Well, if I thought that the little snow shower last night was it, I was wrong. It was snowing heavily when I woke up and practically snowed for the rest of the day. I was thinking to myself, that it would be great to get stuck here for another day. And if it keeps snowing like this, then there could be a possibility of that. Hopefully! I had checked the weather forecast before I left Amsterdam and it did forecast snow on Thursday evening but not on Friday. I think the forecast was a day late. It was lovely though, like a winter wonderland.
Yesterday I spotted another little passageway near St. Catherine’s Passage, on Vene, with a lot of craft shops, so I wanted to head over in that direction. Today was a day for chilling, reading/cinema. I’d done a lot of walking over the last few days, so I decided I’d TRY to take it a bit easier today.
I needed food so I went into a different cafe on the square. This restaurant was a more modern one and God, their tomato soup was to die for! I also ordered the warm chicken salad, which was only ok. I’d have a double portion of soup the next time if I go back there.
While I was eating, a woman came in, who I mistakenly took as being Irish. But after I came back from the loo, I went over to her and asked her where she was from. She was from New Zealand actually, from Nelson. She was over here in discussions with Estonian publishers because they wanted her to publish her book in Estonian. The book is about her life and had just been published. It’s called “Married to a Bedouin”. She lives in Jordan and was married to a bedouin but he passed away recently. She was leaving tomorrow and was enjoying the free day and the winter weather before she went back.
One unusual feature of this restaurant was its upstairs toilet. I know not many people want to hear about toilets and it’s sort of a forbidden subject, but this one was so different I just have to mention it. As soon as you open the door, it looks like you’re stepping into a chimney stack. The walls, made of brick looked like they were covered in tar or soot and when you looked up, the ceiling just got narrower and narrower and it was sealed at the top. But there was a very modern toilet, sink and mirror with flowers in a vase. It was the weirdest toilet I’d ever seen!
I left and made my way to the craft shops near St. Catherine’s Passage. There were 4 different shops, some ceramic, some selling just wooden souvenirs. In the same alleyway, there is a chocolate cafe called “Chocolat de Pierre”. I didn’t go in, but maybe I should have, just to experience it.
The Adam Ericson museum on Luhike Jalg was one museum I wanted to visit. It sounded interesting. The artist is Estonian and in his lifetime did a mixture of paintings, ceramics and leatherworks. It was 30 EEK to get in, which wasn’t too bad. I liked his paintings, they kind of reminded me a bit of Van Gogh’s work but I especially liked his leatherwork. He had a stroke in 1955 and recovered and learned to paint again, this time with his left hand.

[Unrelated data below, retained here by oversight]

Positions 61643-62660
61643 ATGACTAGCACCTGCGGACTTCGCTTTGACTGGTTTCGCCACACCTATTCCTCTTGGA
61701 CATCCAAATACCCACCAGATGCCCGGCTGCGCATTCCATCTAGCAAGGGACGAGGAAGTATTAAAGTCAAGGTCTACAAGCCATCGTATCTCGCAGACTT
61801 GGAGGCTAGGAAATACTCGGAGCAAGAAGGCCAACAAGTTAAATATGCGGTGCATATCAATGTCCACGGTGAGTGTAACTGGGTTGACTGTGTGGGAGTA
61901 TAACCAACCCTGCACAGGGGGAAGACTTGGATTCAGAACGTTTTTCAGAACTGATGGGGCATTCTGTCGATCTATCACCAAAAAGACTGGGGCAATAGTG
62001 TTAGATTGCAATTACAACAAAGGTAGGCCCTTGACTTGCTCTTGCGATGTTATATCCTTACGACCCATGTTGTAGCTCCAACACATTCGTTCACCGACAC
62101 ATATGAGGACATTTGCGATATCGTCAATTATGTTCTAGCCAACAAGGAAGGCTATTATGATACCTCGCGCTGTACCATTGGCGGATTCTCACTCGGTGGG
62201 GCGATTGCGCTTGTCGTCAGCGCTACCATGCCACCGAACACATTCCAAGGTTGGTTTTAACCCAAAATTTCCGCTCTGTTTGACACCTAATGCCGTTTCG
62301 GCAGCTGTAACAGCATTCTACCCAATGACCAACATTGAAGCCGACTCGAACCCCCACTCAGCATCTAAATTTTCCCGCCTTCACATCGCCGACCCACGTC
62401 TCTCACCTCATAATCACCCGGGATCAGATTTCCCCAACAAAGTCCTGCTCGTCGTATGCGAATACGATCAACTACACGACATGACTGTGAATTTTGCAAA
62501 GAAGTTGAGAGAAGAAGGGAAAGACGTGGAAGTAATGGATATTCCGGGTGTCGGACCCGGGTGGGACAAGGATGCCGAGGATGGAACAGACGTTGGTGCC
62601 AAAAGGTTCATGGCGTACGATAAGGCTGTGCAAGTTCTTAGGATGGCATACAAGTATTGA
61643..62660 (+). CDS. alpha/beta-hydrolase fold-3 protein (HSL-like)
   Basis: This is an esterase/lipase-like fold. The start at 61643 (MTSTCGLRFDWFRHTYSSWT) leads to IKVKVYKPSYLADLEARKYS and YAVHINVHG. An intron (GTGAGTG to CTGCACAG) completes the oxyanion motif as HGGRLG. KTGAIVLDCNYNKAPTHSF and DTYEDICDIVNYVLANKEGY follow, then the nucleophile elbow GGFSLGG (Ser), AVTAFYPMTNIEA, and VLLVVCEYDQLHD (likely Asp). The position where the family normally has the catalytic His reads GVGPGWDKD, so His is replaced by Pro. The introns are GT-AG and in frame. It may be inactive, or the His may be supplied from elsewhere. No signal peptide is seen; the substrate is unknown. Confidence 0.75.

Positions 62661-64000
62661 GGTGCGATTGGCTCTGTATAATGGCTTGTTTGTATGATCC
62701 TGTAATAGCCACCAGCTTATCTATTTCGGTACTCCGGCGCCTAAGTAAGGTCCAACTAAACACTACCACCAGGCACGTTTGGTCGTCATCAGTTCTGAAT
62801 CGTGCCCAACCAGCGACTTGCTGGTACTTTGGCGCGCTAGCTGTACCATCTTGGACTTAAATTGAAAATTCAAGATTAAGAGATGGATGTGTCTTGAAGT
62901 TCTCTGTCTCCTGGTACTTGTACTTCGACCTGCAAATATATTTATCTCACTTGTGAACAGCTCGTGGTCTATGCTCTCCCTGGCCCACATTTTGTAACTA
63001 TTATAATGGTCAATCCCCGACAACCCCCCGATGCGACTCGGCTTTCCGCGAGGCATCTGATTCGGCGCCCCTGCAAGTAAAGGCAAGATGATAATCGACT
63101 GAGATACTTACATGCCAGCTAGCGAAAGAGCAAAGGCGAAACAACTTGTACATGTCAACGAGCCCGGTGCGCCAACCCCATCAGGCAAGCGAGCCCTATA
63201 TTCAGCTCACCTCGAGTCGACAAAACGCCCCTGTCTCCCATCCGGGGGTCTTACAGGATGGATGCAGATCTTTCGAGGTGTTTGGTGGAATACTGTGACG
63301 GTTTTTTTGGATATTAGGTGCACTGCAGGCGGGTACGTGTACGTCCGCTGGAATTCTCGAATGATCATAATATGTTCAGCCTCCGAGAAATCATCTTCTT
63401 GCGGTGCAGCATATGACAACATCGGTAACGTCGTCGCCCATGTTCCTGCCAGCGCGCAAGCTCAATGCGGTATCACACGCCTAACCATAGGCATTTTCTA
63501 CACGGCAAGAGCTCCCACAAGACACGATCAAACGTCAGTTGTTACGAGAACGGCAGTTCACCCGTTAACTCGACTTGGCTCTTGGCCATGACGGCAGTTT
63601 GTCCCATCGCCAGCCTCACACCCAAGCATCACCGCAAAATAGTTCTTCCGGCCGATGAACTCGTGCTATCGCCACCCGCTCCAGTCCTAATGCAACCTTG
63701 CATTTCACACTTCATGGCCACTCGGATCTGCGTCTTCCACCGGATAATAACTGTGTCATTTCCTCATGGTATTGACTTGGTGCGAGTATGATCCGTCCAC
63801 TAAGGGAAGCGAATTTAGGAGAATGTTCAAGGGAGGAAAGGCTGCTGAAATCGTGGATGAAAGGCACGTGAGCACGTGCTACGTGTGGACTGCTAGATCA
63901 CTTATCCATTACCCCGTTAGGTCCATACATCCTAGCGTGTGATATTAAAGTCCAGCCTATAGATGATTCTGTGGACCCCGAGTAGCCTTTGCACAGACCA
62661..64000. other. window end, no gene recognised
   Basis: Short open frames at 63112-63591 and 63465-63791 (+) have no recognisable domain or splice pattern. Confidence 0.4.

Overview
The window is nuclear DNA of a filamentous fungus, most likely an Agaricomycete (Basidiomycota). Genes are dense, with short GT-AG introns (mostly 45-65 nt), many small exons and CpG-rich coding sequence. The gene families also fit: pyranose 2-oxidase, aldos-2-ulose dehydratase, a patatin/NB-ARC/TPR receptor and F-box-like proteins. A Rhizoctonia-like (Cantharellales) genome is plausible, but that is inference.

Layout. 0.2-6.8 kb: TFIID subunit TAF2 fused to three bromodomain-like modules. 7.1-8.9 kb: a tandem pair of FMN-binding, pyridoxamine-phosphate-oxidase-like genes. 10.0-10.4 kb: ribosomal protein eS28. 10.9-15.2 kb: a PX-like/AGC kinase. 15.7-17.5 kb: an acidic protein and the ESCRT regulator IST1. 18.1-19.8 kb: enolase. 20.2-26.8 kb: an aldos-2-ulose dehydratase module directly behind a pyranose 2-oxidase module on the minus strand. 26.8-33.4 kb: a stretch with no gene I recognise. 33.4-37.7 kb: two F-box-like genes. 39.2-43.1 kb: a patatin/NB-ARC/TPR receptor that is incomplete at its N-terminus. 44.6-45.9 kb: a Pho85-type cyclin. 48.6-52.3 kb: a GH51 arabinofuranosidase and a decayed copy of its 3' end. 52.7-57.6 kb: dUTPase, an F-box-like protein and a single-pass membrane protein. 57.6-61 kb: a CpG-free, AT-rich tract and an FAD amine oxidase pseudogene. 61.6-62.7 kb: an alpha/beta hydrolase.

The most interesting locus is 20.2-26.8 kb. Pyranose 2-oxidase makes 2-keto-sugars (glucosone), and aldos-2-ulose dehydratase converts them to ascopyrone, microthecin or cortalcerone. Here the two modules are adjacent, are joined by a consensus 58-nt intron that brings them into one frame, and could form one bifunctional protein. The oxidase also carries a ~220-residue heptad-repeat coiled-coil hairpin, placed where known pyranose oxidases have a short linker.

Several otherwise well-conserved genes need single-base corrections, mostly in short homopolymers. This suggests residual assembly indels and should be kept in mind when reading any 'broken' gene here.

I finally got to the cafe on top of the town wall at the Danish King’s Courtyard.They have a small cafe inside but there are also a few tables outside, lit by candlelight, where you can soak up the atmosphere and the beautiful views at dusk. I got myself a mulled wine and caught up on my journal. It was cold but really nice. I had just bought myself a pair of woolen gloves with green, yellow and red stitching in on the fingertips. About time, as my own gloves were falling apart at the seams, with bits of threads springing from every stitch practically!
I went for food to a really nice restaurant on Vene called Elevant – I think Estonian for elephant. There was a plaque outside with a picture of an elephant anyway. The restaurant was one floor up and split into two sides, one dining room each side of the hallway. I took the left dining room and surprisingly for a Friday night, it wasn’t too crowded. There were a few free tables and they gave me a quiet table at the back but within view of the rest of the restaurant. The decor was modern but you could tell that the building was old as the plaster was crumbling away a bit on the edges of the walls. Anyway I ordered the chicken curry and actually it was the best meal I’d had. It even beat the Peppersack restaurant. The curry wasn’t too spicy, thankfully. They served vegetable rice with it and a sort of Estonian nan bread. God it was gorgeous.
I wandered over to Clayhills bar afterwards as I’d read in one of the tourist brochures that there was live music on here too, starting at 10pm. I sat at the bar and the band started up shortly after. It was jazz music again, which I like. There was a cute looking saxophone player, really tall, dark and lanky, a guy playing the electric guitar and two women playing the keyboards, bass and percussion. They were good but it was more of the older style jazz and more easy listening music compared to the jazz in Clazz. Still it was nice. I got talking to this Australian guy, who was on holiday here for a few days and he told me he rode motorbikes. He wanted to go to the TT racing in the Isle of Man next year. But because it’s going to be the centenary year of the races next year, he said that it was all sold out. He also told me within the first five minutes of the conversation that he was divorced!
The band played 3 sets and at around 12am, the bar was emptying out. I left after they finished the third set. It was a chilled evening.